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Legitimate and Nondiscriminatory

Published:  December 6, 2017

The phrase “legitimate, nondiscriminatory reason” is a Defendant (employer)’s best friend in employment discrimination cases.  In cases where there is no direct evidence of discrimination, which is virtually all discrimination cases, the Courts will analyze the case with a ‘burden shifting’ framework.  This process involves three steps.  First, the Plaintiff (employee) must establish a prima facie case.  This is rather easy for the Plaintiff to show. While the exact elements of the prima facie case depend on the nature of the case, the requirement basically means that the Plaintiff must show that 1) they are a member of a protected class and that 2) there is some event or circumstance that raises an inference of discrimination, usually that somebody outside their protected class was treated differently than the Plaintiff.  If the Plaintiff can establish the prima facie case, the burden then shifts to the Defendant to give “legitimate, nondiscriminatory reasons” for whatever action or circumstance is alleged to have been discriminatory. If the Defendant asserts a “legitimate, nondiscriminatory reasons,” the Plaintiff cannot prevail unless they can offer evidence that the stated “legitimate, nondiscriminatory reasons” are actually pretext, or in other words, that the reason is a sham to cover up the employer’s true, discriminatory motive.

It is important to emphasize that the different stages of the ‘burden shifting’ framework requires a different levels of proof.  The first two stages require very little, whereas the third stage requires actual evidence of pretext.  The burden at the second stage is “only a burden of production, not a burden of persuasion.” Mesnick v. Gen. Elec. Co., 950 F.2d 816 (1st Cir.)  In other words, if there isn’t actual evidence that the stated reason is pretext, a “legitimate, nondiscriminatory reason” is enough to defeat an employment discrimination case.  Furthermore, the “legitimate, nondiscriminatory reason” does not even have to be a good reason.  It just has to be nondiscriminatory.  Courts “may not sit as super personnel departments, assessing the merits – or even the rationality – of employer’s nondiscriminatory business decisions.” Mesnick.  The reason doesn’t have to be wise or fair.  In fact, you don’t need to have a reason at all…. just as long as there isn’t a discriminatory reason.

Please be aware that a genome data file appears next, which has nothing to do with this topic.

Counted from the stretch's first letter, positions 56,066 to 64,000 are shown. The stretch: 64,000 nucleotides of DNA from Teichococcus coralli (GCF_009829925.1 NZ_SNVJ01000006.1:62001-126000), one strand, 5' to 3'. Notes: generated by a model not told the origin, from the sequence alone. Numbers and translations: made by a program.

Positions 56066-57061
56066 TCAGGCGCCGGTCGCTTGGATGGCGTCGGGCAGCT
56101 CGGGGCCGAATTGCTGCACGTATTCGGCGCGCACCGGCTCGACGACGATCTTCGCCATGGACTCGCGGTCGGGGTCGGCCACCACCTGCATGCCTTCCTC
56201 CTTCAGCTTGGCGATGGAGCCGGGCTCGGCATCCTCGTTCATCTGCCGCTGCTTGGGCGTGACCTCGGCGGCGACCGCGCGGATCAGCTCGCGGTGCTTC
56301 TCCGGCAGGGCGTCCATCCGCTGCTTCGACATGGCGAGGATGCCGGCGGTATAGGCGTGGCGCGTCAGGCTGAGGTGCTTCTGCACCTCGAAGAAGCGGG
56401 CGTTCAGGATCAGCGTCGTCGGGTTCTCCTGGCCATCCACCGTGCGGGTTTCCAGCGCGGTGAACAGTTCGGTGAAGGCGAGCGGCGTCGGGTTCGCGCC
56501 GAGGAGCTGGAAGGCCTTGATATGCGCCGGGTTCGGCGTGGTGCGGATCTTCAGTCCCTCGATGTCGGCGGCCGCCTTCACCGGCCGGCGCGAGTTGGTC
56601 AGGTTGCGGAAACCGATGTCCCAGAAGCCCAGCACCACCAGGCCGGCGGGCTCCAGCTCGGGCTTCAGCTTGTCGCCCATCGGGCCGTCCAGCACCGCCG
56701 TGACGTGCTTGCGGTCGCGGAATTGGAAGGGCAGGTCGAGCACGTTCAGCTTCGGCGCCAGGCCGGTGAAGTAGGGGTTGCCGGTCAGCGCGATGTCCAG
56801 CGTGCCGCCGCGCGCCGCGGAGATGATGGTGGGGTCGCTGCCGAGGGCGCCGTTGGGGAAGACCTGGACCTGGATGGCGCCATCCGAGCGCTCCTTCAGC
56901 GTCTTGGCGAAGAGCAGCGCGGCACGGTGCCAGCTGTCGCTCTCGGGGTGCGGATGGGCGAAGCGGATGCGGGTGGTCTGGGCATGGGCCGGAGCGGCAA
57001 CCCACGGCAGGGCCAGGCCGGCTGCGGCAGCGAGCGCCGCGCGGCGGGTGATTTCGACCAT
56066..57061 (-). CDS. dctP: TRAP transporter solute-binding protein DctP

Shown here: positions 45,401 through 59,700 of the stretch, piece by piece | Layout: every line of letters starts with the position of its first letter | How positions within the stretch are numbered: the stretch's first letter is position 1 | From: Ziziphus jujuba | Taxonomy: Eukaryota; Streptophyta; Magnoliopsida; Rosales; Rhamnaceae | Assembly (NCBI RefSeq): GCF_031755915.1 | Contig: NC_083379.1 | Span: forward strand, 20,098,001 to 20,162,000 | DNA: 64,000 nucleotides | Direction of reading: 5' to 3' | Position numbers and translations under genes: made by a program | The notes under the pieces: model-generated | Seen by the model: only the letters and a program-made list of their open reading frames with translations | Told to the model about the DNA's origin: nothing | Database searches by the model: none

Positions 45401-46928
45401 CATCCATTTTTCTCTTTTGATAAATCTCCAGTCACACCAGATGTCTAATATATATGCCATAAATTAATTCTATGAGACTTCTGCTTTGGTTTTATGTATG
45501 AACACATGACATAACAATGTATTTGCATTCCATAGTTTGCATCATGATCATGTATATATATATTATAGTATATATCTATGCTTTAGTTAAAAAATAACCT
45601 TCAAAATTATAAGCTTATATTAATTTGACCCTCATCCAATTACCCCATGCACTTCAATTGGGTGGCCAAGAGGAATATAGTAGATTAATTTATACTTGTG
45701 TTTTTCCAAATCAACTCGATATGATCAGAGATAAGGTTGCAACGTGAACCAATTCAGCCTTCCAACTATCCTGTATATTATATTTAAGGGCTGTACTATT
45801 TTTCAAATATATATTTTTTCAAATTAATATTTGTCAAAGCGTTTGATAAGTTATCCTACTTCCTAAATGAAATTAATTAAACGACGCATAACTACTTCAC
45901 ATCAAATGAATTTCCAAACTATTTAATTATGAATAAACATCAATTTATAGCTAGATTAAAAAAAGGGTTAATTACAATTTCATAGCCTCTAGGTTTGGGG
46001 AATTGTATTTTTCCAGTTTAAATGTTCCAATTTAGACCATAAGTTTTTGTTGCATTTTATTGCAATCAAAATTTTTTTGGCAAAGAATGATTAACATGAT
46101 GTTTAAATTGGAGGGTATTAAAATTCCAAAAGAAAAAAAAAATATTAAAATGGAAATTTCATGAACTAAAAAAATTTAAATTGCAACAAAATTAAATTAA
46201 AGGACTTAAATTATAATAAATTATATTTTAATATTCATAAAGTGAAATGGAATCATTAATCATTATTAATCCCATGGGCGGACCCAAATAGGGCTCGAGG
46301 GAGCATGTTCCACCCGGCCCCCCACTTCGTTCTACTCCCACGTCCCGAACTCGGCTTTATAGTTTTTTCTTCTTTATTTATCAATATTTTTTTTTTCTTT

A recent First Circuit case highlighted this concept.  In Cherkaoui v. City of Quincy, No. 16-2304 (1st Cir., December 4, 2017), a public school teacher filed a lawsuit claiming that the city had discriminated against her on the basis of religion, disability and retaliation.  In addition to other allegations, the Plaintiff alleged that she was forced to teach under unreasonable conditions, and that this was motivated by discrimination.  In truth, many of the alleged conditions are certainly challenging.  Among other complaints, the teacher alleged that she did not have an assigned classroom space, had very large number of students in single classes, had classes with mixtures of significantly large ranges of age, grade and language fluency, was assigned to work at different schools in the same day, was asked to teach subjects she was not familiar with, and did not receive her teaching assignment until a few days before the new year.  These conditions are sub-optimal to say the least. However, the Court ruled that these conditions were not discriminatory.  Rather, all of these circumstances were based on actual budget, staffing and facility constraints. The Plaintiff was not able to provide any evidence that these reasons were not the real reasons for the teaching conditions, much less that the real reason was actually discriminatory.

In another recent Superior Court case, D’Egidio v. Beth Israel Deaconess Med. Ctr., Inc., No. 2016-1260-F (Mass. Super. Ct., Nov. 13. 2017), the Court ruled that a former employee’s termination was nondiscriminatory, despite occurring about a week before his sixty-fifth birthday.  Although the timing of the termination was unfortunate for the Plaintiff, the Defendant was able to provide legitimate, nondiscriminatory reasons for its actions.  Specifically, the Defendant showed that it had restructured the department due to budget constraints, and the Plaintiff’s former position was no longer needed. Again, the Plaintiff was not able to provide any evidence that these reasons were not the real reasons for the action, much less that the real reason was actually discriminatory.

The reality is that very few people are completely satisfied with their working conditions. Many people feel that they are asked to do too much with too little.  Some even find themselves out of work through little to no fault of their own.  However, this alone cannot sustain a discrimination case unless the circumstances are actually motivated by discriminatory animus based on a protected class.  Employers frequently have to make difficult decisions, which may upset their employees.  However, employers should remember that they have the right to make these difficult decisions, unless they are motivated by an unlawful purpose.

If you have any questions about employee discrimination or any of the cases referenced above, please contact the attorneys at Royal, P.C.

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